When you have just a few customers, keeping on top of their payments is fairly easy. You can do it in your head. But if you have hundreds of customers, who’s checking when they will all pay? Do you know if they’re paying late? Is anyone chasing them for payment?

Manage spend wisely

The same applies to spending. Understanding cash flow is critical when working with suppliers. You need to understand how many suppliers you have, what you pay them, and when.
For example, do you spend more with a supplier to get a high-volume discount on materials, or keep hold of cash and buy in small amounts at a higher price? It’s impossible to make these decisions without knowing and forecasting your cash position.

Timing capital investments

Meanwhile, growing businesses require more capital. At some point, if you’re ambitious, you’ll need to make some big decisions. When do you need larger premises? When do you need a bigger IT system? If you’re making things, do you need more machinery? Do you need to hire more people?
You’ll need to make these investments if you are to keep your customers (and your employees) happy. Crucially, you’ll need to do so before they pay you. And it would be suicidal to do so if you don’t understand the cash position of the business, now and in the future. Remember you’ll also need to keep the business running day to day, spending on bills, taxes, small items, travel and rent.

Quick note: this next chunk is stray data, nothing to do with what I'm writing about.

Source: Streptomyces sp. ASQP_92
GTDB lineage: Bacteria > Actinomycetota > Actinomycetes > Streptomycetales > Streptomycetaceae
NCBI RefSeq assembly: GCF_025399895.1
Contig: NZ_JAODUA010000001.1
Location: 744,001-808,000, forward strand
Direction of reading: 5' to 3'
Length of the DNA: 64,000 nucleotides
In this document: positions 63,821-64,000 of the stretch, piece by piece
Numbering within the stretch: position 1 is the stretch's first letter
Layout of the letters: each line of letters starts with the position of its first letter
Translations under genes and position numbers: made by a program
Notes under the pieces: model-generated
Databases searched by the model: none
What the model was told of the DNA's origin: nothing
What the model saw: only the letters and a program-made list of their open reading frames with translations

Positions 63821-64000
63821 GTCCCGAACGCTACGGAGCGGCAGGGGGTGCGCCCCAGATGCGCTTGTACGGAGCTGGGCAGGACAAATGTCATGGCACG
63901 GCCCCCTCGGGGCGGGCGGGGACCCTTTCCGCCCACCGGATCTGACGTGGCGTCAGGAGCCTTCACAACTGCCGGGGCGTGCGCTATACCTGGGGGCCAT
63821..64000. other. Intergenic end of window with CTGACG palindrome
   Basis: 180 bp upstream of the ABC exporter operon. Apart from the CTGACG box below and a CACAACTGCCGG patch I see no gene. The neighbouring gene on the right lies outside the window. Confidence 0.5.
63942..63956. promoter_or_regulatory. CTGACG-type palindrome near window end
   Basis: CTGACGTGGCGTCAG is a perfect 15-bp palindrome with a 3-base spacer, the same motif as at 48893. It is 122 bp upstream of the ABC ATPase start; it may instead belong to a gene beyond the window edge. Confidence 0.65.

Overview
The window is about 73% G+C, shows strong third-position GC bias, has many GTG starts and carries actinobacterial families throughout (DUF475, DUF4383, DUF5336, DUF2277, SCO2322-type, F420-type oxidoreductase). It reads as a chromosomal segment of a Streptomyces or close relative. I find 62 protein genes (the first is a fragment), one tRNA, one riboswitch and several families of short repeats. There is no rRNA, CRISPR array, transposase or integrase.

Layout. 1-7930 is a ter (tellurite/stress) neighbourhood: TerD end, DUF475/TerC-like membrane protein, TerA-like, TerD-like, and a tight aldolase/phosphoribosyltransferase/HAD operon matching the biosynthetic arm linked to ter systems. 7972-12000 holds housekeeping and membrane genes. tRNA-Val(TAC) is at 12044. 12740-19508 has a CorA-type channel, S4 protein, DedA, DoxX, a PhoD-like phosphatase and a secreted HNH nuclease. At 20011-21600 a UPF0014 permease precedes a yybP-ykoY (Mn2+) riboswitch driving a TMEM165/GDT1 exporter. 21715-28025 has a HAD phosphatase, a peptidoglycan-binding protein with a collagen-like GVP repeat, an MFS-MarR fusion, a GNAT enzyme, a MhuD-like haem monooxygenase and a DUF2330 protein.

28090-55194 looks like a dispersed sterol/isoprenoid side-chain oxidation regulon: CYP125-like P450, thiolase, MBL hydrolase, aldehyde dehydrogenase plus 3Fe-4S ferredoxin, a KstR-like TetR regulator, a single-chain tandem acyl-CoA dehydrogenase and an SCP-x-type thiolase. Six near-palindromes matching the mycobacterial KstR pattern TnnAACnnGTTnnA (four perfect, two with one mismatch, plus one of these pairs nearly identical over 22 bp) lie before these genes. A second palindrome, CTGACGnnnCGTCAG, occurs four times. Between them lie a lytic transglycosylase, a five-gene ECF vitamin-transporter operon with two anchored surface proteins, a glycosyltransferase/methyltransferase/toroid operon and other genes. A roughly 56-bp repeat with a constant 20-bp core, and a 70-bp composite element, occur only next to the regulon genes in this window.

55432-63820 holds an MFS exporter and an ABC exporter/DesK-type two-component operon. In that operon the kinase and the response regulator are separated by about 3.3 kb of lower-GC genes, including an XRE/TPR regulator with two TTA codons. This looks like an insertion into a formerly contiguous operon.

Don’t lose sight of cash

Small business owners are often very focused on gaining new customers and satisfying the ones they have.
The problem is, if no-one is focusing on liquidity, things can go wrong very quickly. If two customers fail to pay substantial invoices in the same week you settle a big supplier bill, you have to hope the bank will extend your finance. If it doesn’t, you could be in trouble.
It’s worth repeating that this frequently happens in otherwise successful, growing businesses – and often causes their downfall.

Get a cashflow forecast in place

Accountants will tell you that cash flow problems rarely occur out of the blue. The chances are the warning signs have been there for a while, but no-one has noticed them.
The vital question is: do you know what your cash position will be in six months’ time? If not, you may struggle to cope when things go wrong. If you can forecast that far forward, and it doesn’t look good, you still have time to put in place a strategy to make it through the difficult growth period.

And it’s important not to confuse the bank balance with the cash book. Managing the business from the bank balance is like driving a car by looking only in the rear view mirror. You’re seeing what’s gone past, not the pothole you’re about to hit. A good cashbook will lead to better forecasting.

The right tools can help

The tools for efficient bookkeeping are getting easier to use and are available, via the cloud, on a pay-as-you-go basis. Conquering cash flow won’t hold you back; it will be a catalyst for driving the business forward. Doing it proactively is more efficient than firefighting, and gives you more time to spend with customers and keep the business growing.

How comfortable are you with your bookkeeping?

No matter what kind of work you do, if you want to succeed running small business you need to master the books. But how are you finding that task? Take our quiz to understand your style of financial management and get tips on how to improve.

Vives Pons & Asociados provide you financial advice, tax planning and teach you to manage your own accounts.
Contact us Now!!!! We can prepare a free report of your financial position.